Most of us think that in order to be environmentalists, we have to love nature. Essentially, we should be tree huggers—embracing majestic redwoods, mighty oaks, graceful birches, etc. We ought to eat granola, drive hybrids, cook tofu, and write our appointments in Sierra Club calendars. Nature's splendor, in other words, justifies our protection of it. But, asks Benjamin Hale in this provocative book, what about tsunamis, earthquakes, cancer, bird flu, killer asteroids? They are nature, too.
For years, environmentalists have insisted that nature is fundamentally good. In The Wild and the Wicked, Benjamin Hale adopts the opposite position—that much of the time nature can be bad—in order to show that even if nature is cruel, we still need to be environmentally conscientious. Hale argues that environmentalists needn't feel compelled to defend the value of nature, or even to adopt the attitudes of tree-hugging nature lovers. We can acknowledge nature's indifference and periodic hostility. Deftly weaving anecdote and philosophy, he shows that we don't need to love nature to be green. What really ought to be driving our environmentalism is our humanity, not nature's value.
Hale argues that our unique burden as human beings is that we can act for reasons, good or bad. He claims that we should be environmentalists because environmentalism is right, because we humans have the capacity to be better than nature. As humans, we fail to live up to our moral potential if we act as brutally as nature. Hale argues that despite nature's indifference to the plight of humanity, humanity cannot be indifferent to the plight of nature.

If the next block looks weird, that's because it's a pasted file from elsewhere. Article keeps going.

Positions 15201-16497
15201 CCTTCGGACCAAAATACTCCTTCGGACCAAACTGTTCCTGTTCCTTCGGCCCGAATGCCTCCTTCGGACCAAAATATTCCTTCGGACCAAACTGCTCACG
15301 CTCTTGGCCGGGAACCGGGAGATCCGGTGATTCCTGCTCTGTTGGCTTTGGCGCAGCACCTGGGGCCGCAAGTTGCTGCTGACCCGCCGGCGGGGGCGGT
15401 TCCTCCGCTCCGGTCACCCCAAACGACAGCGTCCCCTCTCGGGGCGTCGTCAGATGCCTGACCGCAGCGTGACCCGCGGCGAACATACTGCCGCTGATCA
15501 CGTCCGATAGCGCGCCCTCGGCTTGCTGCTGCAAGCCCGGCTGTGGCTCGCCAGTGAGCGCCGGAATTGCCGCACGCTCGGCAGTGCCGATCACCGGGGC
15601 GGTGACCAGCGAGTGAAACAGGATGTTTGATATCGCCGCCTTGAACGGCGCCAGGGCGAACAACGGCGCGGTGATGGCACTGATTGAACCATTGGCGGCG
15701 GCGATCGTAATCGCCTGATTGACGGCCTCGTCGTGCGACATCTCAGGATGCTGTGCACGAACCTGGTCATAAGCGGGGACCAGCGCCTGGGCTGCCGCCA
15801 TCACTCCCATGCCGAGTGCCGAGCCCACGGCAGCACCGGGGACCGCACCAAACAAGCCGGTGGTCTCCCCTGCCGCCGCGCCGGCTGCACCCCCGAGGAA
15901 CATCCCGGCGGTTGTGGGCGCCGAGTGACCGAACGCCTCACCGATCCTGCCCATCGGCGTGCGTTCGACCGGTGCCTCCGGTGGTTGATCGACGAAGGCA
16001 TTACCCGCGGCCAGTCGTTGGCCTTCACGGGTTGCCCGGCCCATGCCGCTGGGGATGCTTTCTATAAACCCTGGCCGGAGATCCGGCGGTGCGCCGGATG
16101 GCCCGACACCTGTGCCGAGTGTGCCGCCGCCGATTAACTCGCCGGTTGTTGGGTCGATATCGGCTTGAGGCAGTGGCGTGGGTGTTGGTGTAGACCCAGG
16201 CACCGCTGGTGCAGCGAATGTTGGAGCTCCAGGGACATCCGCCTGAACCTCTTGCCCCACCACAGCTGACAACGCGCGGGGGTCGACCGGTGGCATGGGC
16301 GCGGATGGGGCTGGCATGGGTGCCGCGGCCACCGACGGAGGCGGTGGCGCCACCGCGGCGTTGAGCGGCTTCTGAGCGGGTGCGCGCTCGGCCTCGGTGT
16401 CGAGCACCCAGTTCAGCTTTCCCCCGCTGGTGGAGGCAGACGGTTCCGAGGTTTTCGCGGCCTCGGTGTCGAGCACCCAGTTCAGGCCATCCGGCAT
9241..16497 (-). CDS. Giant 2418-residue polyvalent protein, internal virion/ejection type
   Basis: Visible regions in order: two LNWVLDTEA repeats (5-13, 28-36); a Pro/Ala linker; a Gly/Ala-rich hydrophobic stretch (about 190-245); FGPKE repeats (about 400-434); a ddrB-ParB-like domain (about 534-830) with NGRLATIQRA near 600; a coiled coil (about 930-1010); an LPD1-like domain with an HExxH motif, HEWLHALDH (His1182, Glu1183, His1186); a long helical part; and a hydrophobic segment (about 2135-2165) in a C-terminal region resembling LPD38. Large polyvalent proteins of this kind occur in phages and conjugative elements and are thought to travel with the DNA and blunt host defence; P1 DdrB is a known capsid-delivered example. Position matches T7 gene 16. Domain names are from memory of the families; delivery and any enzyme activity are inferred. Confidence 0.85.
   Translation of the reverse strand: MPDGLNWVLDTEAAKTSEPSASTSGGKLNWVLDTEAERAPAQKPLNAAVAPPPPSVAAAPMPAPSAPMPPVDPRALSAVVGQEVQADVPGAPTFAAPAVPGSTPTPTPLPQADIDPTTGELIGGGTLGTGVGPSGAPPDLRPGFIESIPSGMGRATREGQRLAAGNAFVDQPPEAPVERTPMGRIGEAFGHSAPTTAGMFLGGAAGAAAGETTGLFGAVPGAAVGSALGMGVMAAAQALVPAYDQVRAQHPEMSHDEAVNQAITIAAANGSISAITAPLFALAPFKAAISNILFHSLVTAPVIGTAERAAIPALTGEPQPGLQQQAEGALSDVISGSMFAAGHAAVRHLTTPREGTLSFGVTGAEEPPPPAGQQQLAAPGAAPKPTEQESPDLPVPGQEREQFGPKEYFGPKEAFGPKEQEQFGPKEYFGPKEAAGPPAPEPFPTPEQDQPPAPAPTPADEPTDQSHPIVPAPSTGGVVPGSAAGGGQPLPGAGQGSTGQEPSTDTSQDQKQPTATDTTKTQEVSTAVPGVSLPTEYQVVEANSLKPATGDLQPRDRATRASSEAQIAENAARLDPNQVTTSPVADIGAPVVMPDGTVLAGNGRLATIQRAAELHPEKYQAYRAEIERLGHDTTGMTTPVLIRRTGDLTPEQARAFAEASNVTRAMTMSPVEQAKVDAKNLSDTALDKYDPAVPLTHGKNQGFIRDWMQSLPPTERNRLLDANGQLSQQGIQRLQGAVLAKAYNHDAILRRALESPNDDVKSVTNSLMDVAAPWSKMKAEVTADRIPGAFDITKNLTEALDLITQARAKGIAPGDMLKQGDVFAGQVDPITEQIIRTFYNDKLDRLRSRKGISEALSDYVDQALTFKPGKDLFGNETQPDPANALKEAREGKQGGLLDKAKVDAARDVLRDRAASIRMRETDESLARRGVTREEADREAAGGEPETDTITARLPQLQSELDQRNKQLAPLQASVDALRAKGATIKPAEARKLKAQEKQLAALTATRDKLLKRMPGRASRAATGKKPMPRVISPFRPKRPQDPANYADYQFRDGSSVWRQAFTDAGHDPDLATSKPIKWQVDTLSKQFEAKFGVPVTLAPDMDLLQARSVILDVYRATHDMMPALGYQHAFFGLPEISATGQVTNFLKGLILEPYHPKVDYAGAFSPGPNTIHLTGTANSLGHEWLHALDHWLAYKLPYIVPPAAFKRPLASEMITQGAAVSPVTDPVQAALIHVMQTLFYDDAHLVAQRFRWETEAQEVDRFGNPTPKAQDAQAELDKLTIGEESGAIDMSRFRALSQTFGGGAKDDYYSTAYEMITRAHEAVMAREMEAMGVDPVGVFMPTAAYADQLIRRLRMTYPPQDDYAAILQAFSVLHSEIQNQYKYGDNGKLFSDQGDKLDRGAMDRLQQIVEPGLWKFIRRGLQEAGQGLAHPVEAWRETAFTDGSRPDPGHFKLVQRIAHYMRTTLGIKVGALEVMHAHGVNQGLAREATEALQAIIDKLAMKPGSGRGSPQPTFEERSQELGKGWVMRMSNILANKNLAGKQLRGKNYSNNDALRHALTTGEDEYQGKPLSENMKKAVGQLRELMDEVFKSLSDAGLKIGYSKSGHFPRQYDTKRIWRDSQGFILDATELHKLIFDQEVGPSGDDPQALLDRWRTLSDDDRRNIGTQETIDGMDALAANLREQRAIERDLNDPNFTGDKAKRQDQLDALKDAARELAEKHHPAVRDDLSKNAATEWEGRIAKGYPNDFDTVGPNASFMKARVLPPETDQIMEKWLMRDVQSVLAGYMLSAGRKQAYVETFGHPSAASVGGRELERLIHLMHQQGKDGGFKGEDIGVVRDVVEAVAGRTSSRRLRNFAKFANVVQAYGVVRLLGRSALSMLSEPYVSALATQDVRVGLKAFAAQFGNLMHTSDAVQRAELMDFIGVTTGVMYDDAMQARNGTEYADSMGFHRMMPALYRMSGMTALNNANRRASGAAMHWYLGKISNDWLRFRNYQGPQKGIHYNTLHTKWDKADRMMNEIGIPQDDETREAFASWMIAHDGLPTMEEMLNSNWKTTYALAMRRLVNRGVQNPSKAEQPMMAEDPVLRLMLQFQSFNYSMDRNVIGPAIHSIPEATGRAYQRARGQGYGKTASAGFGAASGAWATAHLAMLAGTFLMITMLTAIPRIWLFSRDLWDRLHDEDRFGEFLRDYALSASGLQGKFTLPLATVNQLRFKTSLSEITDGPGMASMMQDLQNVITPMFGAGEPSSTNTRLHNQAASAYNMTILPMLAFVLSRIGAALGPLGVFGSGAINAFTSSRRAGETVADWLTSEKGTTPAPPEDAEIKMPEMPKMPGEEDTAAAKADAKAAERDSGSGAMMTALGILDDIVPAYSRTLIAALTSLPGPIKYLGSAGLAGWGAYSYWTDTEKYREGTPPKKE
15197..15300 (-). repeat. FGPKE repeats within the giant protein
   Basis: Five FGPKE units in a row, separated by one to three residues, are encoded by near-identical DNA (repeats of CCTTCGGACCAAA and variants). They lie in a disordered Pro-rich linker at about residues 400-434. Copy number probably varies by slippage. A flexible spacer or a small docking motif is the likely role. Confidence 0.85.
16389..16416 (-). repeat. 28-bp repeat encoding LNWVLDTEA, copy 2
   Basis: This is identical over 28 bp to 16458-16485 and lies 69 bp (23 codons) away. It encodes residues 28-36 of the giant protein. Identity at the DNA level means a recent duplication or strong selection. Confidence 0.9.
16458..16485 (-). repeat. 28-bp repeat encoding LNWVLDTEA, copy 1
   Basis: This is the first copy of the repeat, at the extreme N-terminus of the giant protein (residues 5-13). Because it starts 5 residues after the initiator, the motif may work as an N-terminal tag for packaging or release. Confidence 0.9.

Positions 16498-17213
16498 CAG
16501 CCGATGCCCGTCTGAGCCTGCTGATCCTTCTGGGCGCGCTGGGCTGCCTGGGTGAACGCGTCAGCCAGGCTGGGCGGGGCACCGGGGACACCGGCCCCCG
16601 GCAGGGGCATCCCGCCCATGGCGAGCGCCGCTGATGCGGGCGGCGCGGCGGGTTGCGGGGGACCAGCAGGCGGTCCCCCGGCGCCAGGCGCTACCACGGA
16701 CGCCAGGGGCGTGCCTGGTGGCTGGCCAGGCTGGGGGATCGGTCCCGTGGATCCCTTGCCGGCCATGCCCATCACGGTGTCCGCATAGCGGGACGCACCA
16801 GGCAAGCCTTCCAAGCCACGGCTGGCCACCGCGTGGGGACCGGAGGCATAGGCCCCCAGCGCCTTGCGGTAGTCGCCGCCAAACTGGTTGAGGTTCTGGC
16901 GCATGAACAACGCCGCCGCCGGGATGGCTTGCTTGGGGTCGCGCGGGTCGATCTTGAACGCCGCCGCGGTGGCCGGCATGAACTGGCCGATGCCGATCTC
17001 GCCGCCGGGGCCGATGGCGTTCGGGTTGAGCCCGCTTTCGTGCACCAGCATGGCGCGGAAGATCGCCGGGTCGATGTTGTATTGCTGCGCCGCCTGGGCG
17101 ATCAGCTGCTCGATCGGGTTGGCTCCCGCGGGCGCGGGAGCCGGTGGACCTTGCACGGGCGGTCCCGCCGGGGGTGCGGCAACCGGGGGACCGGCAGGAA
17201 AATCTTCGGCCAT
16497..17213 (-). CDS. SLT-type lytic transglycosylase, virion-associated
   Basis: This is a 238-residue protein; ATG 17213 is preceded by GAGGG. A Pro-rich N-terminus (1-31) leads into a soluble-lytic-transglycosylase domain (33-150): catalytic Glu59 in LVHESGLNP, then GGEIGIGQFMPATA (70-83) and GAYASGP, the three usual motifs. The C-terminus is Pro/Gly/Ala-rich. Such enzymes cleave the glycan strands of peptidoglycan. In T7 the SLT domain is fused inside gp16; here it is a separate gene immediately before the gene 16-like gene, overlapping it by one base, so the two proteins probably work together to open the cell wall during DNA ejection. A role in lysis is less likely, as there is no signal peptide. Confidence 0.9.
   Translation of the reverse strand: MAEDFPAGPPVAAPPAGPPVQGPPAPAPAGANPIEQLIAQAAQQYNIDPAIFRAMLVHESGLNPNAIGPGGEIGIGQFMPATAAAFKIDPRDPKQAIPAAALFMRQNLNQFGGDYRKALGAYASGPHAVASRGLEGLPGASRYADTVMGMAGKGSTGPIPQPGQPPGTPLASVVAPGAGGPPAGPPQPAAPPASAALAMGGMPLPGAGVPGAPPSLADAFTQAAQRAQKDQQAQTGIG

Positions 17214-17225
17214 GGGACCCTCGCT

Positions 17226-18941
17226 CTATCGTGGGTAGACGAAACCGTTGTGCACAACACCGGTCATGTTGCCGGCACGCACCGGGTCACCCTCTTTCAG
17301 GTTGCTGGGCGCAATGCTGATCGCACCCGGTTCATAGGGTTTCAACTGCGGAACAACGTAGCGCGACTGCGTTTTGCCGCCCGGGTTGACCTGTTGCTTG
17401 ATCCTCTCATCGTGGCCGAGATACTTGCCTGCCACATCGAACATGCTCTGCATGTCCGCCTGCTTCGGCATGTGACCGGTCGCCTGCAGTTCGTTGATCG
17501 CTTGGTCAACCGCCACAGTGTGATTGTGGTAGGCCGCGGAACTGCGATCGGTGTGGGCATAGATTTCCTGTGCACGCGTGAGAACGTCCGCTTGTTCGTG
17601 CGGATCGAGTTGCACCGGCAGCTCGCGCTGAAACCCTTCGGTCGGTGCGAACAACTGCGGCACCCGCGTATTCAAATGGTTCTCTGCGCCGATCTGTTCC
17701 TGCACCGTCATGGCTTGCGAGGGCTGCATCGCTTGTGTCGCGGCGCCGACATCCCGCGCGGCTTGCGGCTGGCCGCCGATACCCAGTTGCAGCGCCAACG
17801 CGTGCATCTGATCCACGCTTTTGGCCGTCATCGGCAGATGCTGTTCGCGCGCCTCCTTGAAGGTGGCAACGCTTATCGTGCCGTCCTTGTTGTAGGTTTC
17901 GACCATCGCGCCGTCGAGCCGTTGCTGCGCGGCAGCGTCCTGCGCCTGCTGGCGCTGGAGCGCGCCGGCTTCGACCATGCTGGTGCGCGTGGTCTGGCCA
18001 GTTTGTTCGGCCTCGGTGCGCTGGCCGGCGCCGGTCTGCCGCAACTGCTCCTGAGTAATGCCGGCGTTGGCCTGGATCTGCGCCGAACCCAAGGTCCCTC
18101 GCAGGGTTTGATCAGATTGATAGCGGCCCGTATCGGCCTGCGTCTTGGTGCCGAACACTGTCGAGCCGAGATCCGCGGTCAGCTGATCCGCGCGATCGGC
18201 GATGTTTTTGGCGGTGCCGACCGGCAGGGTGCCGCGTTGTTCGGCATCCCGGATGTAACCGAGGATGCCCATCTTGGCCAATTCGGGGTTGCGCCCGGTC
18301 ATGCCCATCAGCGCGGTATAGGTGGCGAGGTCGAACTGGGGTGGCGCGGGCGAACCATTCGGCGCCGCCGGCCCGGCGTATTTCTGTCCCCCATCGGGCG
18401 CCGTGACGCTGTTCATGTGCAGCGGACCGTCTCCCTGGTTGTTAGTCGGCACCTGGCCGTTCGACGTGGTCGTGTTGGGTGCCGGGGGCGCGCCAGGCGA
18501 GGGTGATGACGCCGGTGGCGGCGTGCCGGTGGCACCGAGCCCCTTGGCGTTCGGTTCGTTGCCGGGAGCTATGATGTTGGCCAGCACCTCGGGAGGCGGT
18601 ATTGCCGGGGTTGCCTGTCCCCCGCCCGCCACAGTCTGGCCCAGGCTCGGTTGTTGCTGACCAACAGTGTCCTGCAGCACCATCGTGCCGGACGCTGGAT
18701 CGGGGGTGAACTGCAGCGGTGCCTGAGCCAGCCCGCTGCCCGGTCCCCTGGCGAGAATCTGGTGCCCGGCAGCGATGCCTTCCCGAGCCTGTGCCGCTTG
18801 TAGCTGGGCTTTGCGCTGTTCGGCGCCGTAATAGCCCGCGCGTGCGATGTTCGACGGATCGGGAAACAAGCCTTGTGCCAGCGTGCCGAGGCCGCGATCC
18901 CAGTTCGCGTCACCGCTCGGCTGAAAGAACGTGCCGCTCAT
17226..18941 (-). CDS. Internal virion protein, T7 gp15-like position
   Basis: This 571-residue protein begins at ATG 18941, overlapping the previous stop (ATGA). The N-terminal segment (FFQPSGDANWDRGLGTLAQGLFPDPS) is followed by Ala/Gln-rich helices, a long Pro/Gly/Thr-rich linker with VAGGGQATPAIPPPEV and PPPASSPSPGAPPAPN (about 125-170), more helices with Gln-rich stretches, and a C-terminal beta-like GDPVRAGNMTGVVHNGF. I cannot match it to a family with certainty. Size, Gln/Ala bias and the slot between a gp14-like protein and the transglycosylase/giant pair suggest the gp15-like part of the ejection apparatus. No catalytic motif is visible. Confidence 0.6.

In prose alternately stark, lush and hallucinatory, occasionally nightmarish and often absurd,
the voices in Benjamin Hale’s The Fat Artist and Other Stories speak from the margins: a dominatrix whose longtime client, a US congressman, drops dead during a tryst in a hotel room; an addict in precarious recovery who lands a job driving a truck full of live squid; a heartbroken performance artist who attempts to eat himself to death as a work of art. From underground radicals hiding in Morocco to an aging hippy in Colorado in the summer before 9/11 to a young drag queen in New York at the cusp of the AIDS crisis, these stories rove freely across time and place, carried by haunting, peculiar narratives that form the vast tapestry of American life.
“A steadily growing…talent” (Kirkus Reviews), Hale’s prize-winning fiction abounds with a love of language and a wild joy for storytelling, earning accolades from writers such as novelist Jonathan Ames, who compared discovering his work to watching Mickey Mantle play ball for the first time; Washington Post critic Ron Charles, who declared him “fully evolved as a writer,” and bestselling author Jodi Picoult, who simply called him “brilliant.” Pairing absurdity with philosophical musings on the unnerving intersections between life and death, art and ridicule, consumption and creation, “the audacious imagination evident in Hale’s acclaimed debut, The Evolution of Bruno Littlemore, shines again in this…provocative collection that takes a unique view of the human condition” (Booklist).